Home » The Commerce of Louisiana During the French Regime, 1699-1763 (71, No. 1) by Nancy Maria Miller Surrey
The Commerce of Louisiana During the French Regime, 1699-1763 (71, No. 1) Nancy Maria Miller Surrey

The Commerce of Louisiana During the French Regime, 1699-1763 (71, No. 1)

Nancy Maria Miller Surrey

Published January 11th 2012
ISBN : 9781458869388
Paperback
246 pages
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 About the Book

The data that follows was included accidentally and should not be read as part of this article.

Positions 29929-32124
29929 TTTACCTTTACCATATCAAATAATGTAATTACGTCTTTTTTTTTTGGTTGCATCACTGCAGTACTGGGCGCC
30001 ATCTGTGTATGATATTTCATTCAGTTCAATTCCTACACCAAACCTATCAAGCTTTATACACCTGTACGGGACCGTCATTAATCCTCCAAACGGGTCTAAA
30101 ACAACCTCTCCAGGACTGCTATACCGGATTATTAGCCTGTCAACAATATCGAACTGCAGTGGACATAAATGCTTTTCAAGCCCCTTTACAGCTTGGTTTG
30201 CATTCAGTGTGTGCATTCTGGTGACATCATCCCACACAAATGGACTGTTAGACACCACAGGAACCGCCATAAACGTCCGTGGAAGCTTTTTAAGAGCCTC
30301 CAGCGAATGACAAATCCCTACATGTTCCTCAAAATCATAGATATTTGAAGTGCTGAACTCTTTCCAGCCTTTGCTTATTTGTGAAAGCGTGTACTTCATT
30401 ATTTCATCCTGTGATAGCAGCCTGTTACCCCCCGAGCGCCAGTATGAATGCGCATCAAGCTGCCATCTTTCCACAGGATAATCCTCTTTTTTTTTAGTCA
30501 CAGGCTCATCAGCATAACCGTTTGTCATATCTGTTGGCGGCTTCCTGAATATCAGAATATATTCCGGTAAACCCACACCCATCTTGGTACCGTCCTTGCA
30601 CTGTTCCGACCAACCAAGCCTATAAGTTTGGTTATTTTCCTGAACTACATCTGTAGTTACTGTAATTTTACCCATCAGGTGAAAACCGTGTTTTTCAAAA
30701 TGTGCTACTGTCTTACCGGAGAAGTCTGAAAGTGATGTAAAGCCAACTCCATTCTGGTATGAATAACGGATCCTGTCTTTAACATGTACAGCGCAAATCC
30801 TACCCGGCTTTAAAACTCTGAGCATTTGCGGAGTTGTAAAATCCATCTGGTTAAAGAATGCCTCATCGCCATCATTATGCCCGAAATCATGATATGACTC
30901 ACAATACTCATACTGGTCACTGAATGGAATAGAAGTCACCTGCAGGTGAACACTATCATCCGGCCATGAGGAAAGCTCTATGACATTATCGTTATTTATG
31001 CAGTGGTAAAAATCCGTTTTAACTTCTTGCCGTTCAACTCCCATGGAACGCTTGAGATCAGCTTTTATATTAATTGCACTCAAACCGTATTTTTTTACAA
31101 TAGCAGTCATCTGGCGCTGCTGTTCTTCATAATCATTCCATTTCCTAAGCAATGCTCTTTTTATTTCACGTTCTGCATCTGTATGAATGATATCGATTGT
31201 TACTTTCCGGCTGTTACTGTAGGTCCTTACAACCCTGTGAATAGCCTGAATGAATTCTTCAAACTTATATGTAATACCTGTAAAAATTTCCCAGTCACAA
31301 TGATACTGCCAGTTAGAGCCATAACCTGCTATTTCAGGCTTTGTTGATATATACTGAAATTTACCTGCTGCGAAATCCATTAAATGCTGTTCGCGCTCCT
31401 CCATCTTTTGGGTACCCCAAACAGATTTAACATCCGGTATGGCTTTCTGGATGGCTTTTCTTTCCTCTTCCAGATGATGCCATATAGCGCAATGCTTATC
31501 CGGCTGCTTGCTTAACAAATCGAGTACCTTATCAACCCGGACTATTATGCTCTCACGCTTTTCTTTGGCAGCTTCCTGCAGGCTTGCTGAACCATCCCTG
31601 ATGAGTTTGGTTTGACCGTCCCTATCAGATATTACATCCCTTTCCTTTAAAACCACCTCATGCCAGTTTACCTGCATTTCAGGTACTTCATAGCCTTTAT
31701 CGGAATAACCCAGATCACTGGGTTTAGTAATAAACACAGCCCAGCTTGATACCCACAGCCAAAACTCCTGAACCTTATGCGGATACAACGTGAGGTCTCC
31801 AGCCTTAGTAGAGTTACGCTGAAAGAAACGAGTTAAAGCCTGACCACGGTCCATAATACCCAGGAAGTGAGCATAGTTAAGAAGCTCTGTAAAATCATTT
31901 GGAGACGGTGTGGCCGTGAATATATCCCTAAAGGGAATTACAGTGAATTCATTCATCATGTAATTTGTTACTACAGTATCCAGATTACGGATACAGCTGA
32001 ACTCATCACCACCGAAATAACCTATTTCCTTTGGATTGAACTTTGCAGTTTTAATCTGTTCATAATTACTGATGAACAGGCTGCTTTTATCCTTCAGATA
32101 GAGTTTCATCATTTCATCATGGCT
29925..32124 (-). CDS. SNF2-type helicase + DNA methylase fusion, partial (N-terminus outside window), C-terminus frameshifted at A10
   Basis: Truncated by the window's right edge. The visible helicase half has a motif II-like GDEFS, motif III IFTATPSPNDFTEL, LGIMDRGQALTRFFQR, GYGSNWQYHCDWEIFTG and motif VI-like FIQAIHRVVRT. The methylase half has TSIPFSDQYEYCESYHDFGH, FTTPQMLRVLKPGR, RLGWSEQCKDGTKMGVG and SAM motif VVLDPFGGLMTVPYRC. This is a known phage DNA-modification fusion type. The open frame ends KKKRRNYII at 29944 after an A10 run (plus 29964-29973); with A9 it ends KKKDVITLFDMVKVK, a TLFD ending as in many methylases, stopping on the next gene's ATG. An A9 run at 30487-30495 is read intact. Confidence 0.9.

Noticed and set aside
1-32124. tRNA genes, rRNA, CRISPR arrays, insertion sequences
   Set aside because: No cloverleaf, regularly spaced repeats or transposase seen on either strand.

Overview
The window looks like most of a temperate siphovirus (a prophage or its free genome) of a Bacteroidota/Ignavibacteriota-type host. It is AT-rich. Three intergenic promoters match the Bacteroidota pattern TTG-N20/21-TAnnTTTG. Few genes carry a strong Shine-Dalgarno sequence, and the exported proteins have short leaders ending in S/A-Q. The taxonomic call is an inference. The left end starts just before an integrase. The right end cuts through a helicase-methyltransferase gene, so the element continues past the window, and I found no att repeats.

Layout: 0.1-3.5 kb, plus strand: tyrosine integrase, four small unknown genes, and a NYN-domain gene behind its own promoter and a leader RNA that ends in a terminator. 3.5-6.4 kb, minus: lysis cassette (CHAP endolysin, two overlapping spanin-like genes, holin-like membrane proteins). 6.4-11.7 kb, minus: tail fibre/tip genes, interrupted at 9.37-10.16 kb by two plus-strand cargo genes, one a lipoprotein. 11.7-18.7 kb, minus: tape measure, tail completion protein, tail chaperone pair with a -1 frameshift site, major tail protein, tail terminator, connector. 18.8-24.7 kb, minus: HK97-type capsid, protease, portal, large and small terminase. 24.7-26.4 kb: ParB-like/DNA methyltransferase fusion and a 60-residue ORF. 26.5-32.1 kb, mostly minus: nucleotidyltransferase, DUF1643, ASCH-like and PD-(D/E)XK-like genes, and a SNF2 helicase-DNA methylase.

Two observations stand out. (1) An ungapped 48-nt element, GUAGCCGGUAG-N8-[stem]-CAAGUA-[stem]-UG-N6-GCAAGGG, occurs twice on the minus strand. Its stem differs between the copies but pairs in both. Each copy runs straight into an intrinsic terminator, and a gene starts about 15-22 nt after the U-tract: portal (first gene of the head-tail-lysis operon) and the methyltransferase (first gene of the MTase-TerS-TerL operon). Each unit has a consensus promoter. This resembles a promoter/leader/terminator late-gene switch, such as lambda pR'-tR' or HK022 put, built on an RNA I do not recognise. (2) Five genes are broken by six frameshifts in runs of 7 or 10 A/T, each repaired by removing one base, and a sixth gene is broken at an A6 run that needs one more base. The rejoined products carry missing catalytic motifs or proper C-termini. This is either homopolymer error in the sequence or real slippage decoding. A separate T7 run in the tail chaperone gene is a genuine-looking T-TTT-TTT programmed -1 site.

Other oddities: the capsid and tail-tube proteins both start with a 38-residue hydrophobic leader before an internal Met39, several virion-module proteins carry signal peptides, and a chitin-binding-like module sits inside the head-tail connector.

This historic book may have numerous typos, missing text or index. Purchasers can download a free scanned copy of the original book (without typos) from the publisher. 1916. Not illustrated. Excerpt: ... CHAPTER XXI Trade W1th Mex1co When La SalleMoreThis historic book may have numerous typos, missing text or index. Purchasers can download a free scanned copy of the original book (without typos) from the publisher. 1916. Not illustrated. Excerpt: ... CHAPTER XXI Trade W1th Mex1co When La Salle made his attempt to plant a settlement on the Gulf coast, trade relations between France and Spain were broken off, but it was the belief of the French that the weakness and corruption among Spanish colonial officials would make it easy to enter into trade with Mexico in spite of the legal restrictions. To this end it was proposed to keep at St. Esprit Bay (Muddy Lake), seventy leagues from Mexico, an abundance of merchandise better in quality than could be procured at Vera Cruz.1 The death of La Salle, however, delayed the settlement of Louisiana until some of the restrictions on the trade had been removed, but as they were continued against the English the result was a double gain for the French.2 Iberville was also interested in the proposed trade. During his first visit to the Gulf of Mexico he found at Pensacola two Spanish vessels, from Vera Cruz and Havana, respectively. This chance encounter was destined to produce important results. As early as 1703, one of the royal traversiers had made three trips from Louisiana to Vera Cruz in search of food supplies for the new colony, after which time boats from the former made frequent voyages to the latter on similar errands. On these 1 Margry, vol. lii, pp. 568-569. Charlevoix, New France, vol. v, p. 128- Hist. Coll. of La., pt. 3, pp. 40-41. Margry, vol. iv, p. 502- Hist. Coll. of La. and Fla., vol. i, p. 20. 388 388 ships, however, the governor at Vera Cruz would allow only limited quantities of supplies to be taken, poor in quality and high in price.1 That these voyages to and from Vera Cruz were not wholly for the purpose of securing supplies of food is evident from the fact that, in 1710, a complaint was made to the home government that the royal vess...